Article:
I get a lot of questions about South Korea, particularly in light of all of the bad press that’s been flying around recently.
Questions like, “Do they celebrate Christmas there?” are valid. Questions like, “Do they celebrate the fourth of July?” are not.
I decided to return to my blog and address some of these valid questions. Also, there is one Ferrero Rocher left in the fruit bowl and I needed a distraction.
Q: Do they ‘do’ Christmas in Korea?
A: Yes. But not in the way that you might think. There are some lights up in town, and I hear Seoul puts on a mean show in the way of decorations. There is a Korean version of the song ‘Rudolph the Red-nosed Reindeer,’ though when I showed clips from the time-honored claymation classic of the same name, the students almost peed themselves laughing. I get it. Santa’s movements are kind of awkward, and what does an abominable snowman have to do with Christmas anyway? But I will always hold a special place in my heart for Hermie the elf who wanted to be a dentist. We all have dreams, Hermie. It’s just that most of them are more interesting than yours.
Before I digress too thoroughly – Christmas is a Western holiday that’s been assimilated to a certain degree into Korea. A few Christmas trees popped up around town (usually decorated to the height of a 5’7″ man’s maximum reach) but there were no holiday crowds. To sum it up, today they are playing “The Holiday” on TV. But yesterday it was “Alien vs. Predator.” Tomorrow’s Christmas Day programming is anyone’s guess.
Q: People must be really terrified about North Korea. What are things like over there?
A: North Korea? Where’s that? If something happens, I learn about it on MSN or Google, just like everybody else. There’s none of this fear mongering that seems to be so popular in American and Australian news (or so we hear). The people here have been living under a cease-fire for something like 50 years. It’s just a waste of energy to spend all of that time worrying. We were supposed to have a practice drill last week, to prepare for a possible invasion. An alarm was due to sound at 2PM, at which time all of the teachers were to corral 1,000 students onto the courtyard. I’m not sure why, but we didn’t go through with it. Maybe one of the higher-ups realized that if we were being bombed, herding a mass of people onto a basketball court was unlikely to save any lives.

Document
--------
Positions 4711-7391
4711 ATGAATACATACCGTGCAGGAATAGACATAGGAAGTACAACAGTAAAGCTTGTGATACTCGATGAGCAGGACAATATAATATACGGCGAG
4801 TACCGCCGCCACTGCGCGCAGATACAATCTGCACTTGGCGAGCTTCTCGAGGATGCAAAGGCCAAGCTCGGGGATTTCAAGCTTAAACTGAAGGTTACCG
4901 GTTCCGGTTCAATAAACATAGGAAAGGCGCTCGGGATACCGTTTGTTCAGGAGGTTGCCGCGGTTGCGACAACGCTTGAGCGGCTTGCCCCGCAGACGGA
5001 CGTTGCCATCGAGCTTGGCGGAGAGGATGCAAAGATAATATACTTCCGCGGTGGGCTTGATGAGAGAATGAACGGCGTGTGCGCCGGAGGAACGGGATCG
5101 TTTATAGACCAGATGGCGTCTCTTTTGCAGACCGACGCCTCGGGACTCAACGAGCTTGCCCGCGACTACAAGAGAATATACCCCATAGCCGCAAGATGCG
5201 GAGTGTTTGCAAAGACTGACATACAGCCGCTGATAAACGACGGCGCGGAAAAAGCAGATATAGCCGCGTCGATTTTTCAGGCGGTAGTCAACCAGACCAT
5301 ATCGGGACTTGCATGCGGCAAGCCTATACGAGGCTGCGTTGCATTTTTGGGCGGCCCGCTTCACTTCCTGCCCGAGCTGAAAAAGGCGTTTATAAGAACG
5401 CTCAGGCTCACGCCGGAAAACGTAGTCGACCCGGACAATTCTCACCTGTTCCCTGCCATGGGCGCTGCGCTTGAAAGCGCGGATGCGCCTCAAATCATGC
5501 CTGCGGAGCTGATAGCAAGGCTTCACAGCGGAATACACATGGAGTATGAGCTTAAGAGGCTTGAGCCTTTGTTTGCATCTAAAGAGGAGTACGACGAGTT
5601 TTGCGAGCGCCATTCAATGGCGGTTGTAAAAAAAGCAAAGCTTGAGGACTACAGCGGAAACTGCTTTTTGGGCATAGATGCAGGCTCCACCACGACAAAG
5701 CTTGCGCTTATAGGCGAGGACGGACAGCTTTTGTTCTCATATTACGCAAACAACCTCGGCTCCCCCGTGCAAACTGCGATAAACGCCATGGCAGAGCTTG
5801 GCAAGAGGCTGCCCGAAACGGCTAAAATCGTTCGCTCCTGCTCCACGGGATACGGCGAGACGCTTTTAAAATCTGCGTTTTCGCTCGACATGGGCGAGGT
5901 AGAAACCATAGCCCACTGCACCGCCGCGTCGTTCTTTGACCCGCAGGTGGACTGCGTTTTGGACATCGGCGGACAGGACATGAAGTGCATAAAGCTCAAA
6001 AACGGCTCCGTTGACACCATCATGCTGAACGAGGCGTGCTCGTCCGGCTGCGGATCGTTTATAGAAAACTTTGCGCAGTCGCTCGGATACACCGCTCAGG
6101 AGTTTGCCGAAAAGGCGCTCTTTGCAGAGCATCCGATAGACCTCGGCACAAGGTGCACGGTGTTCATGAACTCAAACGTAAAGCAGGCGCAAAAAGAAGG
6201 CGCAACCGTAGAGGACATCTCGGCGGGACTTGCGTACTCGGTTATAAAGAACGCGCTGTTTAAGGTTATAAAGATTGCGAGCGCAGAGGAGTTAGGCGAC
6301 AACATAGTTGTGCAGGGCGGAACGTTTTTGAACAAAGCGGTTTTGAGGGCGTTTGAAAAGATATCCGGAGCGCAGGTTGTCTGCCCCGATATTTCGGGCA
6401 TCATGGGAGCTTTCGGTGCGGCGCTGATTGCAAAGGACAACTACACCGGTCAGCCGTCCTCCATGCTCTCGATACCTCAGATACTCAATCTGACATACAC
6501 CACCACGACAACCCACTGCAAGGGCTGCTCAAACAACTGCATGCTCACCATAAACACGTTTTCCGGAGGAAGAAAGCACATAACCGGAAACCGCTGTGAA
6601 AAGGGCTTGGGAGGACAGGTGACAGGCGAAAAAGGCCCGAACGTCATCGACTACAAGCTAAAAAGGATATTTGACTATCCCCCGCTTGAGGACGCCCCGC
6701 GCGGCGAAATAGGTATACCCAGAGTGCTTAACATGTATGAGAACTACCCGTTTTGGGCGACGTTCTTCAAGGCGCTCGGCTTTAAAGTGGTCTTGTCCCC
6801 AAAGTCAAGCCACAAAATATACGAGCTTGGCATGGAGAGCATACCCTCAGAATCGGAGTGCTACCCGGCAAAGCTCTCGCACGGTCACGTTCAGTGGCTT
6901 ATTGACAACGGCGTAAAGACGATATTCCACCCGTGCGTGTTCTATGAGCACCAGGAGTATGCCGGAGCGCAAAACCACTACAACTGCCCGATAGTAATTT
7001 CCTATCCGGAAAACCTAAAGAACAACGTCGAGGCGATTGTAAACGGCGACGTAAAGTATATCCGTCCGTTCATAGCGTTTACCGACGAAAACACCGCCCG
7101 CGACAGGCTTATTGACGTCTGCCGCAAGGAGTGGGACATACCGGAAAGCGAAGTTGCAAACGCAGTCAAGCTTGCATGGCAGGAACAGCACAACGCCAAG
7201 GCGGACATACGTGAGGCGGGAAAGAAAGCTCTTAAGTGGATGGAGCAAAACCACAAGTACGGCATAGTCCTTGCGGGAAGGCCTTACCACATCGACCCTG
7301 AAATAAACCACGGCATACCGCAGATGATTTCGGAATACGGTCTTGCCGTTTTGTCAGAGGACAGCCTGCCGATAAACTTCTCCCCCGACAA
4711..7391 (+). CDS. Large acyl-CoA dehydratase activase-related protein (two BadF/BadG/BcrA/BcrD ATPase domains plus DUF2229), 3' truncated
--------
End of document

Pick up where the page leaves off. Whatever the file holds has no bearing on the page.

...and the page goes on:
Q: What do you eat? I hear people lose a lot of weight because they don’t like the food.
A: Yeah, I heard that too. I have yet to experience it. While I have seen squirming octopi in the markets, I don’t often find them on my plate. Yesterday in the supermarket I was taken aback to see a dozen giant crabs stuffed into a box of ice, legs waving in the air, mouths aimlessly opening and closing. But when they give me crab soup with 1/2 crab bodies floating in it, I eat it.
Food is food. It makes life a lot easier to just eat what’s in front of you. Some days it’s chicken, other days it’s goat. All part of the experience that is Dynamic Korea.
Q: What’s the weather like?
A: Ironically, it’s a lot like Indiana. Which really confuses people, since I am constantly shivering and/or complaining about the lack of feeling in my fingers and toes. The difference? In Indiana I went from a warm house to a warm car to a warm building. Being cold was optional, something to experience when I felt like a burst of fresh air or was in the throes of temporary insanity.
Here, people are sensible about conserving energy, not comfort. Each room is heated on an as-needed basis. Our office is often heated until it reaches 30 degrees Celsius, after which someone will switch off the heater until it resumes igloo temperatures. Alternatively, they will open a window to welcome in the arctic breeze. I don’t understand it. I just silently thank the inventors of long underwear.
The craving for that stray Ferrero has finally subsided. Now my mind is freed up to think of other things, like that cup of tea I made an hour ago and abandoned on the coffee table. Crap.